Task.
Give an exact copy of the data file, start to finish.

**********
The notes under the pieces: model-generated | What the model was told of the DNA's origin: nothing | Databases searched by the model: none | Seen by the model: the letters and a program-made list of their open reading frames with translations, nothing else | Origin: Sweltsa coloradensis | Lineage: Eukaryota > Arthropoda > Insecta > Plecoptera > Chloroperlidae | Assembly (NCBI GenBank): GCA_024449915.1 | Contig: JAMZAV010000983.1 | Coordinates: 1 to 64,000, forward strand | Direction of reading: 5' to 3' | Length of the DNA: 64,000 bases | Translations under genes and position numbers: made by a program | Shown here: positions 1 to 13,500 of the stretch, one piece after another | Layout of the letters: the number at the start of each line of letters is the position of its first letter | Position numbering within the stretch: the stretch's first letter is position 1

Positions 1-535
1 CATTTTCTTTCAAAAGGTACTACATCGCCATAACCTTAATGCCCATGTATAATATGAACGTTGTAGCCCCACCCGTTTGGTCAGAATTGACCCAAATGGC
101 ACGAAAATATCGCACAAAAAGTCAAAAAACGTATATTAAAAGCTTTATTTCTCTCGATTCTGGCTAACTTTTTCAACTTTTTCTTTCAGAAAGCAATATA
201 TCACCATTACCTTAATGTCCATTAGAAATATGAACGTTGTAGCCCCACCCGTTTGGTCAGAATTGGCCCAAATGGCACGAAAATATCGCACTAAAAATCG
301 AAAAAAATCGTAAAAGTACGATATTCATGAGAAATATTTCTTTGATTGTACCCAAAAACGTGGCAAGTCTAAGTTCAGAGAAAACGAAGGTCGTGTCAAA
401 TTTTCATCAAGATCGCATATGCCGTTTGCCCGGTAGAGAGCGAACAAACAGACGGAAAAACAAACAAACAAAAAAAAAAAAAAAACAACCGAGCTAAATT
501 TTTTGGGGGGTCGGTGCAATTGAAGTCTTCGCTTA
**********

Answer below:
The notes under the pieces: model-generated | What the model was told of the DNA's origin: nothing | Databases searched by the model: none | Seen by the model: the letters and a program-made list of their open reading frames with translations, nothing else | Origin: Sweltsa coloradensis | Lineage: Eukaryota > Arthropoda > Insecta > Plecoptera > Chloroperlidae | Assembly (NCBI GenBank): GCA_024449915.1 | Contig: JAMZAV010000983.1 | Coordinates: 1 to 64,000, forward strand | Direction of reading: 5' to 3' | Length of the DNA: 64,000 bases | Translations under genes and position numbers: made by a program | Shown here: positions 1 to 13,500 of the stretch, one piece after another | Layout of the letters: the number at the start of each line of letters is the position of its first letter | Position numbering within the stretch: the stretch's first letter is position 1

Positions 1-535
1 CATTTTCTTTCAAAAGGTACTACATCGCCATAACCTTAATGCCCATGTATAATATGAACGTTGTAGCCCCACCCGTTTGGTCAGAATTGACCCAAATGGC
101 ACGAAAATATCGCACAAAAAGTCAAAAAACGTATATTAAAAGCTTTATTTCTCTCGATTCTGGCTAACTTTTTCAACTTTTTCTTTCAGAAAGCAATATA
201 TCACCATTACCTTAATGTCCATTAGAAATATGAACGTTGTAGCCCCACCCGTTTGGTCAGAATTGGCCCAAATGGCACGAAAATATCGCACTAAAAATCG
301 AAAAAAATCGTAAAAGTACGATATTCATGAGAAATATTTCTTTGATTGTACCCAAAAACGTGGCAAGTCTAAGTTCAGAGAAAACGAAGGTCGTGTCAAA
401 TTTTCATCAAGATCGCATATGCCGTTTGCCCGGTAGAGAGCGAACAAACAGACGGAAAAACAAACAAACAAAAAAAAAAAAAAAACAACCGAGCTAAATT
501 TTTTGGGGGGTCGGTGCAATTGAAGTCTTCGCTTA